This guideline covers managing spasticity and co-existing motor disorders and their early musculoskeletal complications in children and young people (from birth up to their 19th birthday) with non-progressive brain disorders. It aims to reduce variation in practice and help healthcare professionals to select and use appropriate treatments.
In November 2016, recommendation 1.1.8 was amended to update information on the World Health Organization’s International Classification of Functioning, Disability and Health (ICF) and the domains it covers.
This guideline includes recommendations on:
- principles of care
- physiotherapy and occupational therapy
- oral drugs
- botulinum toxin type A
- intrathecal baclofen
- orthopaedic surgery and selective dorsal rhizotomy
Who is it for?
- Healthcare professionals
- Children and young people with spasticity, and their families and carers
Is this guideline up to date?
We reviewed the evidence in November 2016. We found no new evidence that affects the recommendations in this guideline.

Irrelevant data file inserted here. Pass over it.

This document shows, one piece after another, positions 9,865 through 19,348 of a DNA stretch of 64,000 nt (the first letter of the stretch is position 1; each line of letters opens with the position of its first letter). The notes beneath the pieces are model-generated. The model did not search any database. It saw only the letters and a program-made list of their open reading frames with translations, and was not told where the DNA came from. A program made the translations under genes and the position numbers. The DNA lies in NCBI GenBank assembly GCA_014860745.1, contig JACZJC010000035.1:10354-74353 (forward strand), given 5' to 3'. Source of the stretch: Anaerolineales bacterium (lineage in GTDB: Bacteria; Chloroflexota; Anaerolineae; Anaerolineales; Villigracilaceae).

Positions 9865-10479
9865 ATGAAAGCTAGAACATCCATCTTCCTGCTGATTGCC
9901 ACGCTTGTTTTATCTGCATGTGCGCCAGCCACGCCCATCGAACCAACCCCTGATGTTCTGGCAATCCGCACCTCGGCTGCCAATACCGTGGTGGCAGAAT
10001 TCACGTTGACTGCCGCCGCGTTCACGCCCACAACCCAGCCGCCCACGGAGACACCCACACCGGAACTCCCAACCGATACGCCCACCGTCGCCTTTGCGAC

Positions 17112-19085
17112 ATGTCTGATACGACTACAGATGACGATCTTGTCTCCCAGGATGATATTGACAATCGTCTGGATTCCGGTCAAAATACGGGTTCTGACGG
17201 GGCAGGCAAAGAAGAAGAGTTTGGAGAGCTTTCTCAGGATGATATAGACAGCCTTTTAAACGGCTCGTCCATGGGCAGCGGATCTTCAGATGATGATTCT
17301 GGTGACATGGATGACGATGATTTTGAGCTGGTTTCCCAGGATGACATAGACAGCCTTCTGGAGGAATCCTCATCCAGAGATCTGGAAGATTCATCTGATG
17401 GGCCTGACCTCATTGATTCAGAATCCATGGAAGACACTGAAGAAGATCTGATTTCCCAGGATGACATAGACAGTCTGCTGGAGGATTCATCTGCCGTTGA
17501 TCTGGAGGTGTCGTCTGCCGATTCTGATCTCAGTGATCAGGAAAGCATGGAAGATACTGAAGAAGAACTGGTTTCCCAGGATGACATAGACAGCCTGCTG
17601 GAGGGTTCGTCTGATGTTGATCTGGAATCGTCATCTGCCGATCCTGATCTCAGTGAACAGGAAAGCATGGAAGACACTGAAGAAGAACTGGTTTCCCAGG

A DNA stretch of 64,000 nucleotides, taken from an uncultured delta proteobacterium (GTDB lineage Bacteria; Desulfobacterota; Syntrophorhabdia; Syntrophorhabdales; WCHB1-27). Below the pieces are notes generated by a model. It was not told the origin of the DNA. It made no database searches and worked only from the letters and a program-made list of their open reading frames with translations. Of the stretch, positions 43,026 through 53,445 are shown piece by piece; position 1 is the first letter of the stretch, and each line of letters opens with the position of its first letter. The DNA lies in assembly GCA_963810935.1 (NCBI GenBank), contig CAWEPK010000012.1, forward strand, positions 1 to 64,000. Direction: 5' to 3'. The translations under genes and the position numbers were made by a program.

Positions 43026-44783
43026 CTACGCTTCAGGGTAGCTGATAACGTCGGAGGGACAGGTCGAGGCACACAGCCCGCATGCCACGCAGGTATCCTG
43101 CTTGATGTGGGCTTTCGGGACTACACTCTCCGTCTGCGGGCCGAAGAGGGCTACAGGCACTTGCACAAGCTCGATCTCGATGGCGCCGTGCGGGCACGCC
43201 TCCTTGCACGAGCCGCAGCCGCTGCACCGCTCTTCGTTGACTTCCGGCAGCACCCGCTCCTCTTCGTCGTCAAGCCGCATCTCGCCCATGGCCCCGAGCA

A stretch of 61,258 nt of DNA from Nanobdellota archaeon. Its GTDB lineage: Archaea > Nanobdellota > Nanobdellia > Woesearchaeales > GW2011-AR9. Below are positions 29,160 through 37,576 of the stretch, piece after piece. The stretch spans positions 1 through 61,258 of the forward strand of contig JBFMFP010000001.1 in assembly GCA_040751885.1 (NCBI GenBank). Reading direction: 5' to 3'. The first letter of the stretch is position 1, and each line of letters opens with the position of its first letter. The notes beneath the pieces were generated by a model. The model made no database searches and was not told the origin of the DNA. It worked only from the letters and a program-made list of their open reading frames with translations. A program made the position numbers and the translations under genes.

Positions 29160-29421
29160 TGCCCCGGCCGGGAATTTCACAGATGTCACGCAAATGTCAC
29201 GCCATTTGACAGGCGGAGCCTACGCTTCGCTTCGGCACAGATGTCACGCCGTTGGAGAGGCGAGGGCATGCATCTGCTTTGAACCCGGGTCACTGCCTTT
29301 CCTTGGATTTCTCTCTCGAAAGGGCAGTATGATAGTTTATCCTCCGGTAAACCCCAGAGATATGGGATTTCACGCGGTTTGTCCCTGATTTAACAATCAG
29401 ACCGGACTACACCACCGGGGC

Next review: 2018
Guideline development process
This guideline was previously called spasticity in children and young people with non-progressive brain disorders: management of spasticity and co-existing motor disorders and their early musculoskeletal complications.
The recommendations in this guideline represent the view of NICE, arrived at after careful consideration of the evidence available. When exercising their judgement, professionals are expected to take this guideline fully into account, alongside the individual needs, preferences and values of their patients or service users. The application of the recommendations in this guideline is not mandatory and the guideline does not override the responsibility of healthcare professionals to make decisions appropriate to the circumstances of the individual patient, in consultation with the patient and/or their carer or guardian.
Local commissioners and/or providers have a responsibility to enable the guideline to be applied when individual health professionals and their patients or service users wish to use it. They should do so in the context of local and national priorities for funding and developing services, and in light of their duties to have due regard to the need to eliminate unlawful discrimination, to advance equality of opportunity and to reduce health inequalities. Nothing in this guideline should be interpreted in a way that would be inconsistent with compliance with those duties.
Commissioners and providers have a responsibility to promote an environmentally sustainable health and care system and should assess and reduce the environmental impact of implementing NICE recommendations wherever possible.